9. The four phases of every workout (in order):
10. Warm-Up before stretching. Contrary to popular belief, one shouldn’t stretch before warming up or exercising. First, you need to warm up for 6-10 minutes, then stretch, then workout.
11. Stretching helps prevent recurring and severe injuries. The more flexible one becomes, the faster and fit one will be.
12. Fitness is your body’s ability to do whatever you want it to do, whenever you want to do it.
13. You can get too much of a good thing. Over exercising can lead to insomnia, stress fractures and other injuries plus a pre-occupation with fitness, diet and body image.
14. Six out of ten individuals who purchase fitness equipment never use it after six months. (Wall Street Journal)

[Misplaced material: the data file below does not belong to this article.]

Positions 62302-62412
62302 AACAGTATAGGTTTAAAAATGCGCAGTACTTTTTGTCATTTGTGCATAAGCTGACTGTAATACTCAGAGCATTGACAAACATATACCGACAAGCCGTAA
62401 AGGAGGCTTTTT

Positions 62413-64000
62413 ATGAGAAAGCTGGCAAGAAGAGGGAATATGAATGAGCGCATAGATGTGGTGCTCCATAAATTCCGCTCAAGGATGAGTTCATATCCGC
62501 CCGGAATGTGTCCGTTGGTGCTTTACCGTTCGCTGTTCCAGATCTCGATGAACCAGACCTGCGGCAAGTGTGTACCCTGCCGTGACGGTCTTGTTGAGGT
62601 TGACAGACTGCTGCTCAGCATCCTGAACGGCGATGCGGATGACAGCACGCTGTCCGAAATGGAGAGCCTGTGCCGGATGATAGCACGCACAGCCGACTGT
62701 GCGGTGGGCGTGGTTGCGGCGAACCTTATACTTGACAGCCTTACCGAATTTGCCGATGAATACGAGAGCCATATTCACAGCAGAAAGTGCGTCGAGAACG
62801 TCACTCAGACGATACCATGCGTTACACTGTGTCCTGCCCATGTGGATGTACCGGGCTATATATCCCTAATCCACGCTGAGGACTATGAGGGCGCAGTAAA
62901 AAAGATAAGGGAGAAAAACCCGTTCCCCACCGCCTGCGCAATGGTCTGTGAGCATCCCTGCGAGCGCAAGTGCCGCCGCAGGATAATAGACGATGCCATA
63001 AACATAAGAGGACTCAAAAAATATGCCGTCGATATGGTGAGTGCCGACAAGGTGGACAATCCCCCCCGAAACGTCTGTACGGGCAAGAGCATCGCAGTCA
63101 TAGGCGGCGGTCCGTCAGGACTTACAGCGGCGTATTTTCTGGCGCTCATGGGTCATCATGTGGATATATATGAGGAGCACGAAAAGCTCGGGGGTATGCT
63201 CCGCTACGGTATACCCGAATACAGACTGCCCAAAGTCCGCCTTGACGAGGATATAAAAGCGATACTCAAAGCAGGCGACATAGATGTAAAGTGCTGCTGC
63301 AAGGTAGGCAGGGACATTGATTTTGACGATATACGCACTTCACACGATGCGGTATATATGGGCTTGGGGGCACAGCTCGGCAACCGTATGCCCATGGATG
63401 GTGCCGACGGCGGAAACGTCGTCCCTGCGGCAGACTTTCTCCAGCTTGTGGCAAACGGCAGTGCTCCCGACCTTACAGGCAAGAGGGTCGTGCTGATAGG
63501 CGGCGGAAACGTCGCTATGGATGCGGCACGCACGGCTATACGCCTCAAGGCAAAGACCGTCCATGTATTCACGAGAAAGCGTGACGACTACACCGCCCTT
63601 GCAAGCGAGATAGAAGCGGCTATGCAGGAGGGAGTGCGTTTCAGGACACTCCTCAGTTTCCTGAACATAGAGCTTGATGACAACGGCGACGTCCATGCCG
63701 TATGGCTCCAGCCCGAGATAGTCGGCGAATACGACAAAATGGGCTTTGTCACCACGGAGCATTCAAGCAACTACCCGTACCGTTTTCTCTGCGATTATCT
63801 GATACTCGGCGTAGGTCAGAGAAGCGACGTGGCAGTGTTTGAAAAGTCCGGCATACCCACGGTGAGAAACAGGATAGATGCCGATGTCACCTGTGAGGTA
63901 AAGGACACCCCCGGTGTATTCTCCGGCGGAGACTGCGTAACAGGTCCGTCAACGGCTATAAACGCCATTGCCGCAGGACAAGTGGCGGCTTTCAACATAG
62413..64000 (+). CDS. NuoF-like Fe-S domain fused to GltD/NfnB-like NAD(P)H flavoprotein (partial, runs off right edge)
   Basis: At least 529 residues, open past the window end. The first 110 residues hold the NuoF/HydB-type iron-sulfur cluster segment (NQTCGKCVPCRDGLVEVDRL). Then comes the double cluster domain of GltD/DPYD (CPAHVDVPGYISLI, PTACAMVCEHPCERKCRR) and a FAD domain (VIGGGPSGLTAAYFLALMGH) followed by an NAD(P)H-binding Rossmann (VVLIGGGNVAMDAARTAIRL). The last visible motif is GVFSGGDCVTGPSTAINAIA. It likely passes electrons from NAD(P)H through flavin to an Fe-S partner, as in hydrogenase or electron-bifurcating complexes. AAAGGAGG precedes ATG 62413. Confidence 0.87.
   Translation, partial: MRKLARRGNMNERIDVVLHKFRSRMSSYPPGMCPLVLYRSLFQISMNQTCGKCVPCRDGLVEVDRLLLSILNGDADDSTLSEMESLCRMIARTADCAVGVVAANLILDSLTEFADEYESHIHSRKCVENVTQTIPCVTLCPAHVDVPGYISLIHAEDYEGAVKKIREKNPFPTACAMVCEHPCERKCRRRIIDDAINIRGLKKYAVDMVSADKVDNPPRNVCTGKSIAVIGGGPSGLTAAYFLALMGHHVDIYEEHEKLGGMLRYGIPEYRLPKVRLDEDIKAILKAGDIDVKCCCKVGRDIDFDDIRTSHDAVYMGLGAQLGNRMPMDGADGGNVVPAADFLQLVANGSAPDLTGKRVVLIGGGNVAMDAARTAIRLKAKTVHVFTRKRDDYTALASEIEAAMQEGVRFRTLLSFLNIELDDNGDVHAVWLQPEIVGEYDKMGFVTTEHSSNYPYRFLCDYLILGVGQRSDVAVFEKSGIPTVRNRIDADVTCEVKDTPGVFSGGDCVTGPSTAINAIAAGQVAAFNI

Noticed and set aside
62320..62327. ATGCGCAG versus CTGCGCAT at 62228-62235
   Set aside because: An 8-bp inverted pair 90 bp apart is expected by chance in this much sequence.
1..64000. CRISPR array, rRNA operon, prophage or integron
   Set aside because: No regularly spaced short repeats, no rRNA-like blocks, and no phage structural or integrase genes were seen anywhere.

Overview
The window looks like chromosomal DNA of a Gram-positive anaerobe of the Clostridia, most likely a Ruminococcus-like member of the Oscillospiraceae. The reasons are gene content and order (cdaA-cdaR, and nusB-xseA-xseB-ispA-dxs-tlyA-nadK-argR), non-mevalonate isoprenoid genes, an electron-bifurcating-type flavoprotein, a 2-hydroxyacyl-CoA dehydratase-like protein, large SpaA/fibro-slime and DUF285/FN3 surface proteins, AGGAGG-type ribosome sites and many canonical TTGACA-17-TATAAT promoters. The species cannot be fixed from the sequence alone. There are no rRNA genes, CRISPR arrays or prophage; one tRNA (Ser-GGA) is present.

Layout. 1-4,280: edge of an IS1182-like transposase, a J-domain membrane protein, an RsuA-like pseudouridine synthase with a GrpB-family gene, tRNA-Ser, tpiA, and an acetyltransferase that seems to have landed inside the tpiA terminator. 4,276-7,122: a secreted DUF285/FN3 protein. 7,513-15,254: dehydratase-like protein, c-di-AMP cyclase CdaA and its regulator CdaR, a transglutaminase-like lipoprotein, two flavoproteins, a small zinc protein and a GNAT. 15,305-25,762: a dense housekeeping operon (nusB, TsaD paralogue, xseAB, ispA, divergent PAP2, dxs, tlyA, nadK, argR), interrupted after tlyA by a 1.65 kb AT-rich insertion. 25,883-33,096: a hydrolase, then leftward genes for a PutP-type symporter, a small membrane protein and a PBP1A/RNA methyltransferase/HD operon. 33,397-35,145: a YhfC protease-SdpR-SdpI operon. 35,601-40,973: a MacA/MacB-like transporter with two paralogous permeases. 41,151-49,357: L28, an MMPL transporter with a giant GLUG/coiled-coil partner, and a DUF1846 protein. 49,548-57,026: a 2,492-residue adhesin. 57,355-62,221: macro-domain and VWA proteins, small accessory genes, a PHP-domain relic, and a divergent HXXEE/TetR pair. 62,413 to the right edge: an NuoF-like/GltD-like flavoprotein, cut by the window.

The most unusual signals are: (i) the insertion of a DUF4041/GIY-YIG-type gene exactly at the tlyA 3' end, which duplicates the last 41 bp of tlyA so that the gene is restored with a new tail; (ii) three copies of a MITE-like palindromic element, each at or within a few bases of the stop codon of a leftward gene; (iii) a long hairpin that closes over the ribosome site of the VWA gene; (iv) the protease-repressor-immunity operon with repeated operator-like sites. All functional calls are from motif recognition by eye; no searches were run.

15. There are five components that comprise the definition of fitness:
16. You can walk from NY to California and still not be fit.
17. You’re never too unfit, too unmotivated, too injured or too old to start exercising.
18. If your goal is to trim down and lose mass in any part of your body, lifting heavy weights won’t give you the body you want. Lifting light weights however, will.
19. Unless a corporate “wellness” program includes an in-house exercise and fitness program, it is incomplete.
20. Gym efficiency tip: If you are at the gym exercising for more than one hour, than you’re probably not utilizing your time efficiently, unless you’re training for a competitive sport.
21. Body type has nothing to do with how much fat or muscle your body possesses. It has nothing to do with whether you’re fat, thin, tall short or overweight, athletic, or nonathletic. It simply means that if you added weight or muscle, where on your body would that be most obvious?
22. A great diet can never make up for lack of exercise, but a great exercise program can make up for lack of a great diet.